Carol, if a family visited Quail Ridge Books from out of town, would there be some place nearby where they could get a family-friendly snack or meal after shopping? And if they could stay awhile, are there other special family activities or sites in the area they might enjoy?
Carol: We are located in a shopping center with Whole Foods and a local restaurant, Tripps. Families are welcome at both places. We are between the North Carolina Museum of Art and downtown Raleigh where there are plenty of places to visit.Quail Ridge logo #2

MUF: Thanks so much, Carol, for telling us about Quail Ridge and recommending some good middle-grade titles. Readers, doesn’t this sound like a great shop to visit?

Sue Cowing is the author of the puppet-and-boy novel You Will Call Me Drog (Carolrhoda Books 2011, Usborne UK 2012, HarperCollins UK 2014)

Labor Day: More than a picnic

There’s just a week left until Labor Day. For many of us, Labor Day means the end of summer or the beginning of the school year. For others, it means a picnic or a festival. Or perhaps a 5K Fun Run (if you can call a 5K run fun).

Labor Day weekend is a weekend to celebrate, but if it weren’t for the labor movement, we wouldn’t even have weekends. The labor movement limited child labor,  improved workplace safety, and gave us the 40 hour work week.

Labor Day—the first Monday in September—celebrates the contributions workers have made to the strength, prosperity, and well-being of America. Grover Cleveland made Labor Day a federal holiday in 1894 in response to a strike that crippled the railroad system. Federal troops were called in. There were riots. People died.

A couple of years ago, Tracy Abell put together a post about child labor. I encourage you to read it, if you haven’t already. She listed some great books. Read them. And here are some more books about the labor movement and the children involved in it.

Tracy’s post listed two books–Kids at Work: Lewis Hine and the Crusade Against Child Labor by Russell Freedman and Counting on Grace by Elizabeth Winthrop– that feature photographer Lewis Hine and his influential photographs. The photos exposed the horrendous conditions in a way that words couldn’t. His photos spoke truth to power. A Lewis Hine photo graces the cover of another book in Tracy’s post: Growing up in Coal Country by Susan Campbell Bartoletti. In fact, the same photo is used on the cover of this book:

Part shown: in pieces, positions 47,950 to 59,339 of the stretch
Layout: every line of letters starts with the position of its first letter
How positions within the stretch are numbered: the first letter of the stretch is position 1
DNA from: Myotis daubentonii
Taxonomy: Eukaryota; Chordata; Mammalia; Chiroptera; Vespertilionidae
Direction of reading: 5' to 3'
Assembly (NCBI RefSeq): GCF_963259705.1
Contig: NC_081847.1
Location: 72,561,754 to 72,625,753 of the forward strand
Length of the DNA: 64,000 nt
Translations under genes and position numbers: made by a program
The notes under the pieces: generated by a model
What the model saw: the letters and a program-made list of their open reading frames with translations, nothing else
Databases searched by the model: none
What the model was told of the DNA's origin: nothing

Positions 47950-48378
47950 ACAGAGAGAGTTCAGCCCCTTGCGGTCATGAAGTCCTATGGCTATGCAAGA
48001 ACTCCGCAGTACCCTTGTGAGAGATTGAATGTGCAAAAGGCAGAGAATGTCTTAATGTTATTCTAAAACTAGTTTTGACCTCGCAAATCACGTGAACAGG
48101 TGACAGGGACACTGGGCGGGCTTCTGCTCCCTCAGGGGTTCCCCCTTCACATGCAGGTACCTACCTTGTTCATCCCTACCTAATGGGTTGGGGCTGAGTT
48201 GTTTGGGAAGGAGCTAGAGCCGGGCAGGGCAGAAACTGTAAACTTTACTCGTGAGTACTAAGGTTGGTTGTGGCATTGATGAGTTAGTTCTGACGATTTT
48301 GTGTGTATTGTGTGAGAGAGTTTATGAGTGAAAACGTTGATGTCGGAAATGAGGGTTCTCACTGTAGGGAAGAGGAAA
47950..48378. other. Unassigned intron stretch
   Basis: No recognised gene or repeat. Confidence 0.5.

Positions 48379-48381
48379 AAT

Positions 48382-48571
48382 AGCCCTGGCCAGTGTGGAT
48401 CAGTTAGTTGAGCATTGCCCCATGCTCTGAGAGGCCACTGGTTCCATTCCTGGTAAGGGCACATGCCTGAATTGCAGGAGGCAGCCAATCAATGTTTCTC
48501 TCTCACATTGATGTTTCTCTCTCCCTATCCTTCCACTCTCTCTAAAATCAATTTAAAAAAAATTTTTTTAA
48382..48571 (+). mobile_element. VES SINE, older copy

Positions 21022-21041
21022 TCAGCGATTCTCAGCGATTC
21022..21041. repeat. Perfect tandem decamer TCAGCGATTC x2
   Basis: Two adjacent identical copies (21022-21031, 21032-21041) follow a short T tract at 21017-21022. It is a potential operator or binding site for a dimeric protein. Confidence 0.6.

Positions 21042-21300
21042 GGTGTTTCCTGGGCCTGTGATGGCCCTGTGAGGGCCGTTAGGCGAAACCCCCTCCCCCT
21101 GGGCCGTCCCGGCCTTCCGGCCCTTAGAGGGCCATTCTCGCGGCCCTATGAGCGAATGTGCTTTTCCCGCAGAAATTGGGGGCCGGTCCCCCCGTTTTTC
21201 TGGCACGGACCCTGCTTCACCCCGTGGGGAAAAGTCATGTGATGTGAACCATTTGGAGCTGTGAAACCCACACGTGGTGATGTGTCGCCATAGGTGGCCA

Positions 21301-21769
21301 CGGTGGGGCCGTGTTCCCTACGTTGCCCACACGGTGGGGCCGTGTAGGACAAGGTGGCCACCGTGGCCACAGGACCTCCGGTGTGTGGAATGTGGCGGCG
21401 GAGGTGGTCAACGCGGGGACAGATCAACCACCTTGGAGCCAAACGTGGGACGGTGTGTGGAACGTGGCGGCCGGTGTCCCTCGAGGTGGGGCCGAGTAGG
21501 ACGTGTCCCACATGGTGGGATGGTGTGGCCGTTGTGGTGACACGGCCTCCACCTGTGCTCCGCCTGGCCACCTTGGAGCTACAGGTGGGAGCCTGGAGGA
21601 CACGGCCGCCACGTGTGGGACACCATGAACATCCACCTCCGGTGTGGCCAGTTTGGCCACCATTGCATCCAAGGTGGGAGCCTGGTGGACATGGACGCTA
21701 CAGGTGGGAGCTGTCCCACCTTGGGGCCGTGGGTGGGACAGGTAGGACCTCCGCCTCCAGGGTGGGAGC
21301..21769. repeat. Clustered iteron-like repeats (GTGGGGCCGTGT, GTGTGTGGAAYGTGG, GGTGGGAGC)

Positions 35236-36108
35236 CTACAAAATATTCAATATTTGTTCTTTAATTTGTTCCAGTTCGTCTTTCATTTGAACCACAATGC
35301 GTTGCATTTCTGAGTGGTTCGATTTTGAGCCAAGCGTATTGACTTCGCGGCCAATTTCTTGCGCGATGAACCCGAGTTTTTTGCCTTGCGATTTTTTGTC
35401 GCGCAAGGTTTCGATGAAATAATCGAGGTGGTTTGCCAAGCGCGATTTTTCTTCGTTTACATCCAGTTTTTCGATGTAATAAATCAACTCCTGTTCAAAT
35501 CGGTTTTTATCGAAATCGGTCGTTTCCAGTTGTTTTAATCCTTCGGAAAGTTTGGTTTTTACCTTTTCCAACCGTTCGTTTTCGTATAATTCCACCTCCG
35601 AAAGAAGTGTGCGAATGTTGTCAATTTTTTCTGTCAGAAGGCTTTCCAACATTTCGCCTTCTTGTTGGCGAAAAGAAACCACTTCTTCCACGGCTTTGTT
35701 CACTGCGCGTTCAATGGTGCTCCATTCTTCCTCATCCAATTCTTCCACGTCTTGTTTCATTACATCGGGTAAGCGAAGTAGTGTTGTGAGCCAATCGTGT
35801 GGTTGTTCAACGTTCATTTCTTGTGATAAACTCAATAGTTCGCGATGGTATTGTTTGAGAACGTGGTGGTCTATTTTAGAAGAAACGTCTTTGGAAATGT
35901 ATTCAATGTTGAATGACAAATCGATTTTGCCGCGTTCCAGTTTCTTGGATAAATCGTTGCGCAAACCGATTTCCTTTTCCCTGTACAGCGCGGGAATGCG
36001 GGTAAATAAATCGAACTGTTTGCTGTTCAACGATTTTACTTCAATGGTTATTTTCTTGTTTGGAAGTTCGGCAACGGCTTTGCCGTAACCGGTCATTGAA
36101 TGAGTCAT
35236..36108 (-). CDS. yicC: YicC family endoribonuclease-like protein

Breaker BoysBreaker Boys: How a Photograph Helped End Child Labor by Michael Burgan (Compass Point Books 2011)  

From IndieBound: “Child labor was common in the United States in the 19th century. It took the compelling, heart breaking photographs of Lewis Hine and others to bring the harsh working conditions to light. Hine and his fellow Progressives wanted to end child labor. He knew photography would reveal the truth and teach and change the world. With his camera Hine showed people what life was like for immigrants, the poor, and the children working in mines, factories, and mills.”

Like Bread and Roses, Too by Katherine Paterson, which was featured in Tracy’s post, The Bobbin Girl takes place in a textile mill, one of the industries that made extensive use of child labor. (Many of Lewis Hine’s most powerful photos of working children were taken in textile mills.) This particular subject is close to my heart, since my own grandmother was one of those girls. She worked in a silk mill in Paterson, New Jersey after she finished the eighth grade. Because she was gifted academically, the teachers at the high school pleaded with her parents to let her continue her education, but as the eldest of nine siblings, she had to work.

Bobbin Girl

The Bobbin Girl written and illustrated by Emily Arnold McCully (Dial 1996)

From IndieBound: “Rebecca Putney is a bobbin girl who helps support her struggling family by working all day in a hot, noisy cotton mill. Working conditions at the mill are poor, and there is talk of lowering the workers’ wages. Rebecca’s friend Judith wants to protest the pay cut–but troublemakers at the mill are dismissed. Does Rebecca have the courage to join the protest?”